The pathogenic process in MG can be condensed in three main phases (Fig. 3). In an initial phase, auto-antibodies bind antigenic epitopes located in the AChR subunits, and the number of receptors decreases as a result of receptor cross-linking and an alteration of the receptor turnover. Complement factors attach to the neuromuscular junction, but end-plate destruction does not occur in this phase. Amplitudes of MEPPs and EPPs may be significantly reduced, but because of the large safety factor of the neuromuscular junction, there is no failure of neuromuscular transmission and clinical symptoms are absent. In the following phase, complement-mediated end plate destruction and transient cellular infiltration of the neuromuscular junction take place. Amplitudes of MEPPs and EPPs become markedly reduced, and the EPP quantal content often decreases. At this stage, neuromuscular transmission failure develops, and symptoms of fatigability and weakness occur. This phase approximately corresponds to the acute phase of the EAMG in rats. In the final phase, cellular infiltration disappears and the structure of the end plate degenerates into a highly simplified pattern. MEPPs become extremely reduced in amplitude or undetectable by conventional microelectrode techniques. Mild ongoing denervation and reinnervation takes place. The EPP quantal content becomes quite variable; decreased at end plates reinnervated by small nerve endings or increased at distorted end plates reinnervated by elongated nerve terminals. This phase roughly corresponds to the chronic phase of EAMG.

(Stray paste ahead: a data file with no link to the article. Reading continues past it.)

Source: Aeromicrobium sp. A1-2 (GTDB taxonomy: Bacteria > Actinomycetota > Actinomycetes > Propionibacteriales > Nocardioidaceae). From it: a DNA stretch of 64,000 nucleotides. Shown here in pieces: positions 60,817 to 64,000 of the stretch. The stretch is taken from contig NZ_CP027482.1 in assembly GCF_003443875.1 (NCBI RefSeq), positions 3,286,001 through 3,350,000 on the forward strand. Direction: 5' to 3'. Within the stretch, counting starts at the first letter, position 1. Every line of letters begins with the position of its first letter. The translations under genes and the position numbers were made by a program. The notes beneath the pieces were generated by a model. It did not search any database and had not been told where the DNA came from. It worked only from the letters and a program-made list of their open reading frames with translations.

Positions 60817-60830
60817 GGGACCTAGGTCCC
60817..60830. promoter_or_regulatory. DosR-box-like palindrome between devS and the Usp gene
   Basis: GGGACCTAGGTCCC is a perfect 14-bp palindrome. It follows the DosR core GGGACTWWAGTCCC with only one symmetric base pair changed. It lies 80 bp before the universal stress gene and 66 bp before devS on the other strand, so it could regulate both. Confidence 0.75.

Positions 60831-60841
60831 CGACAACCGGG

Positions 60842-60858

|Original language||English (US)|
|Number of pages||19|
|State||Published - 1994|
ASJC Scopus subject areas
- Clinical Neurology